Transposition of the Damages Directive in Portugal

 

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 by Maria Barros Silva, Trainee Lawyer at SRS Advogados

Directive 2014/104/EU was finally transposed into the Portuguese legal system by Law No. 23/2018 of 5 June, which regulates the right to compensation for victims of infringements to competition law. The Damages Directive was published on 26 November 2014, having a deadline for transposition on 27 December 2016. Portugal was the last Member State to transpose the Directive, almost a year and a half after the deadline, following a call from the Commission to take the necessary steps to ensure its full implementation. Hopefully, this will avoid an infringement procedure from the Commission and any possible fines.

In essence, the content of the Law corresponds to the text of the Directive, although it does go beyond it in certain aspects, with some innovative solutions.

Firstly, the scope of the Law. It applies not only to actions for damages for infringements of European Union competition law (Articles 101 and 102 TFEU, with or without parallel application of equivalent national rules), as laid down in the Directive; but also to actions for damages based on purely national infringements, with no cross-border effects (Articles 9, 11 and 12 of the Competition Law – Law no. 19/2012, of 8 May) or corresponding legal norms in other Member States. Secondly, the law applies not only to actions for damages, but also to other claims based on infringements of competition law.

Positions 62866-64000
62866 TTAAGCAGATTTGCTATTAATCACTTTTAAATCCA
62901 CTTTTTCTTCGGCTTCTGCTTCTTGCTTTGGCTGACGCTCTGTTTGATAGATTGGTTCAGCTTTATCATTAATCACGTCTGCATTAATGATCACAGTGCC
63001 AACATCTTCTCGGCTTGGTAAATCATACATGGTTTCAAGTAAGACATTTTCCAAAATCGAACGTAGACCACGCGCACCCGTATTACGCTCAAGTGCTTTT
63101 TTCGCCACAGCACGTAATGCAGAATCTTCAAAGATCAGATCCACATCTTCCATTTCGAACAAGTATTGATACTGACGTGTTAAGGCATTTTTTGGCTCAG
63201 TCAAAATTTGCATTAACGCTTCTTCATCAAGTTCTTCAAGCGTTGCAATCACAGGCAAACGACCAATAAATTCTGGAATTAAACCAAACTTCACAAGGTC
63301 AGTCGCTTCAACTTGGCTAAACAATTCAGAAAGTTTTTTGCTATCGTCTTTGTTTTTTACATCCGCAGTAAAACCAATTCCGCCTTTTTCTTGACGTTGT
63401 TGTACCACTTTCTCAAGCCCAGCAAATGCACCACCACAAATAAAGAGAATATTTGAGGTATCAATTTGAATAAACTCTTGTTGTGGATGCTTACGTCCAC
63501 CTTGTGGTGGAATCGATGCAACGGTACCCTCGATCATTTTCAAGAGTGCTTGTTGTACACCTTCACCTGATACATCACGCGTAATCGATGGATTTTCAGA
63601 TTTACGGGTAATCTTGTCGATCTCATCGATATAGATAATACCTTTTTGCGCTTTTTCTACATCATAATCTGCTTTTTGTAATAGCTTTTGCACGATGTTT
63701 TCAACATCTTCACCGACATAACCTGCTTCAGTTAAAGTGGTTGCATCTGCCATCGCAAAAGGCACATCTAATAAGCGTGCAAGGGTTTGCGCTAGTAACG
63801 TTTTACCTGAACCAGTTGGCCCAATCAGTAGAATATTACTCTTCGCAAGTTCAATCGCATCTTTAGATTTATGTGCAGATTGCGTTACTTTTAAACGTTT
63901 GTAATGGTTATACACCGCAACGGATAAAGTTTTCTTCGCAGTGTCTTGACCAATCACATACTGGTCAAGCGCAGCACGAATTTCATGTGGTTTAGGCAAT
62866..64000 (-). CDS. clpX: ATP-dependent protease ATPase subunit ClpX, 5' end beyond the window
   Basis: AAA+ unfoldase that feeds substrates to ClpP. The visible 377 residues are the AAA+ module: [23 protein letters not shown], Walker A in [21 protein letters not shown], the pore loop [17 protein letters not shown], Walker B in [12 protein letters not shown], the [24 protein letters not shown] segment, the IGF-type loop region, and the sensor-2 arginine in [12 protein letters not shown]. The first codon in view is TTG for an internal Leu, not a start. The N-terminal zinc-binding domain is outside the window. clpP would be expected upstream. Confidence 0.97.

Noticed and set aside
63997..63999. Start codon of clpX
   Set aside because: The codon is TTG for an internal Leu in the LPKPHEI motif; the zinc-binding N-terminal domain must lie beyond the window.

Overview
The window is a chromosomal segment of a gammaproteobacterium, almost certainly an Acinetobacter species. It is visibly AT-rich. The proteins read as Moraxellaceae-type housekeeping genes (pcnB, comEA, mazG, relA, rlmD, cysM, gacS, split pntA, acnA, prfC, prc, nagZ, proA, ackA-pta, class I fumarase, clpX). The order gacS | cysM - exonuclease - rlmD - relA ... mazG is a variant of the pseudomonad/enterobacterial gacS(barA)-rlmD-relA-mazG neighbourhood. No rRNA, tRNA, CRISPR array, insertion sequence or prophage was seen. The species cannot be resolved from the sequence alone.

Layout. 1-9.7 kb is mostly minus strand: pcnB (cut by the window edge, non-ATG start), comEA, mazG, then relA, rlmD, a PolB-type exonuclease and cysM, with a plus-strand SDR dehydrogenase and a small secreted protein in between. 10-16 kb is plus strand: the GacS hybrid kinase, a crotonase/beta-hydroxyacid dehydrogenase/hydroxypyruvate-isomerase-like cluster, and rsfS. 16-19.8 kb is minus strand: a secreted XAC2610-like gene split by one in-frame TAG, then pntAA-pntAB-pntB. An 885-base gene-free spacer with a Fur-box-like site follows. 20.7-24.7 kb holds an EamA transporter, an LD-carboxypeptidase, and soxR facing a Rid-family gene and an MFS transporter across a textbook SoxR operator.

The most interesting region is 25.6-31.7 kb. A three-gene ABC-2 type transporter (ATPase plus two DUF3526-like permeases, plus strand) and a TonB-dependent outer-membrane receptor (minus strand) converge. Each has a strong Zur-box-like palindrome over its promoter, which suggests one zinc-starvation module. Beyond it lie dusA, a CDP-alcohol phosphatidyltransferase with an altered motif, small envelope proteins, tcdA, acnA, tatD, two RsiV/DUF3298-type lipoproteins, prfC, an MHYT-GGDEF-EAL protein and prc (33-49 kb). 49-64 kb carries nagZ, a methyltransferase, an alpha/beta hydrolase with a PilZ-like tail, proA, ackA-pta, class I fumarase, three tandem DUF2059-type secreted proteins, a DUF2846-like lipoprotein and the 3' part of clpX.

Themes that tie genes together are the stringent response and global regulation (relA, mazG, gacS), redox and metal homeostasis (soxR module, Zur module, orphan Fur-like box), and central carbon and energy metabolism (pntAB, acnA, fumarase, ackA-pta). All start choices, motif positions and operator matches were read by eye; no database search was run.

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Competition authorities have a new “top model”

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by Joana Whyte, Associate Lawyer at SRS Advogados and member of CEDU

Until recently, the fashion industry had never been an obvious sector of focus for competition authorities. However, in the past few months, national competition authorities from Italy, the United Kingdom and France have been particularly attentive to this industry, initiating investigations for competition law infringements which culminated in the imposition of fines on several entities, reminding us all that competition law applies to all sectors of the economy.

In November 2016, the Italian Autorità Garante della Concorrenza e del Mercato concluded that eight major modelling agencies, representing 80% of Italy’s market share, including Elite Model Management, Major Model Management and the association of the fashion industry – Assem, had participated in a cartel during the relevant period from May 2007 to March 2015. The activity occurred in the context of negotiations with customers, including fashion houses, luxury car dealers, consumer goods brands and advertising companies on services ranging from runway shows to photoshoots for catalogues and promotional events.

The investigation was triggered by a leniency application put forward by IMG Italy, S.r.L on 18th September 2014. Following a thorough investigation, the Italian Competition Authority applied a total fine of €4.5 million on the investigated entities[i]. The evidence provided by IMG was considered to be decisive for the investigation. In particular, IMG provided useful elements for understanding the nature of the cartel, the purposes it pursued, and the ways in which it was achieved, and therefore was granted total immunity by the Autorità.